Nada Yoga, the Yoga of Listening, is a conscious process of separating the illusory from the real, as most of us carry around with us a great deal of unnecessary mental baggage, in the form of unexamined information that has no basis in reality. In order to wipe the slate clean, we have to practise returning to centre, clearing the mind and dropping unwanted thoughts.

With a still mind we gain a clear sense of direction, as by reducing the number of targets to be aimed at we have a better sense of direction. When meditating, let your thoughts drop away like the leaves from a tree at the start of winter. Then with a clear mind start to awaken the intuitional mind, that is the mind of the heart. Feel for the new emerging thoughts that emerge like fresh shoots in spring time. It is a case of off with the old and on with the new, as your inner Tree of Life is refreshed and clothed with the light of truth and a new spirit of optimism.

The Tree of Life has been portrayed as a Symbolic Ash Tree that has its roots in heaven and its branches on earth. This transformation, in which your whole being is nurtured and transformed by the light of the eternal, is one of the highest aims of yoga. In reality there are many steps which ‘Patanjali’ has codified in his ‘Eight limbs of Raja Yoga’. None of these steps are separate from each other as they all flow together in the unifying stream of life.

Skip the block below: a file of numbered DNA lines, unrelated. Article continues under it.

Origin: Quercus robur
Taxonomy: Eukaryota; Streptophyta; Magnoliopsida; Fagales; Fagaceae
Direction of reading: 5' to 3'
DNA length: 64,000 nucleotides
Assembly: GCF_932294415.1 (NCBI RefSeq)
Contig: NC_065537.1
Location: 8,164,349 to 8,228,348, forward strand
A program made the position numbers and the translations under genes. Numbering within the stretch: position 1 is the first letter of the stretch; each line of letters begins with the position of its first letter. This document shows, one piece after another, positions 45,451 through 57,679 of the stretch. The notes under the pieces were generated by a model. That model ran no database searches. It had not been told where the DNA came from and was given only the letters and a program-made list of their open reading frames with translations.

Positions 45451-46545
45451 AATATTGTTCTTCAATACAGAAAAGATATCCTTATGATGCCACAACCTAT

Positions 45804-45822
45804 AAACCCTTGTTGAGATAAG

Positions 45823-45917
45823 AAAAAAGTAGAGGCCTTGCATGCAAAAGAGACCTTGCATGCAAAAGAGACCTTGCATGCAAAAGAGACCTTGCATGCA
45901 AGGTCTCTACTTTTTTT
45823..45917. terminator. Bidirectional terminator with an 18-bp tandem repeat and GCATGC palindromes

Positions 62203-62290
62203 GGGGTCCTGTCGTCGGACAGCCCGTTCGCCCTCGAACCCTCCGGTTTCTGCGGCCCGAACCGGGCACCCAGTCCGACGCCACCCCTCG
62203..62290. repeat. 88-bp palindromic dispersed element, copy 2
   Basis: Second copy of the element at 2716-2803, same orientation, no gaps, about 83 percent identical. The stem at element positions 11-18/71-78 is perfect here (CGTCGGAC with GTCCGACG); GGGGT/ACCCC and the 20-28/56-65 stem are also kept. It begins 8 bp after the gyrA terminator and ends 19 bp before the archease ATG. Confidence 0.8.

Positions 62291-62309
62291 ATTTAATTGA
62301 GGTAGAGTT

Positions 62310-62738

Each step will be affirmed during meditation, by your still inner voice. This is the guru which resides in your true centre, and which is often obscured by mental clutter. Hence we have the following, taken from page one of Patanjali’s aphorisms of yoga; 1. We now begin the exposition of yoga. 2. Yoga is controlling the activities of mind (chitta). 3. When the mind is controlled, Self stays in his native condition. Translation, Shree Purohit Swami. Published Faber and Faber Ltd.

Friday, 6 February 2015

How do I know God?

How do I know God?

In my heart I know God,
A sure and unshakeable belief,
Not shaped by learned erudition
Or habit forming ritual.

In my sure hearts light,
Conviction unshaped by fear,
A knowing presence,
A perfect all sustaining light.

Light is spirit wherever seen,
Whether in Sun drenched room.
All embracing light of day,
Softened by natures play.

God speaks to my heart,
Through life itself,
Trees, flowers and meadow,
Every tuneful summer harmony.

Souls, arbiters of God’s presence
Wrapped in clods of clay.
Their beauty none the less seen,
Though body wracked in pain

God is in the light,
Light of each heart and eye.
Though truth be crucified
Crumpled and folded with age

Until the eyes shutters close
And heaviness laid to rest
And the light dances free
Laughter on Summers breeze

The Self same light
As music and truth
Timeless beauty and compassion
Light stepping, ever free.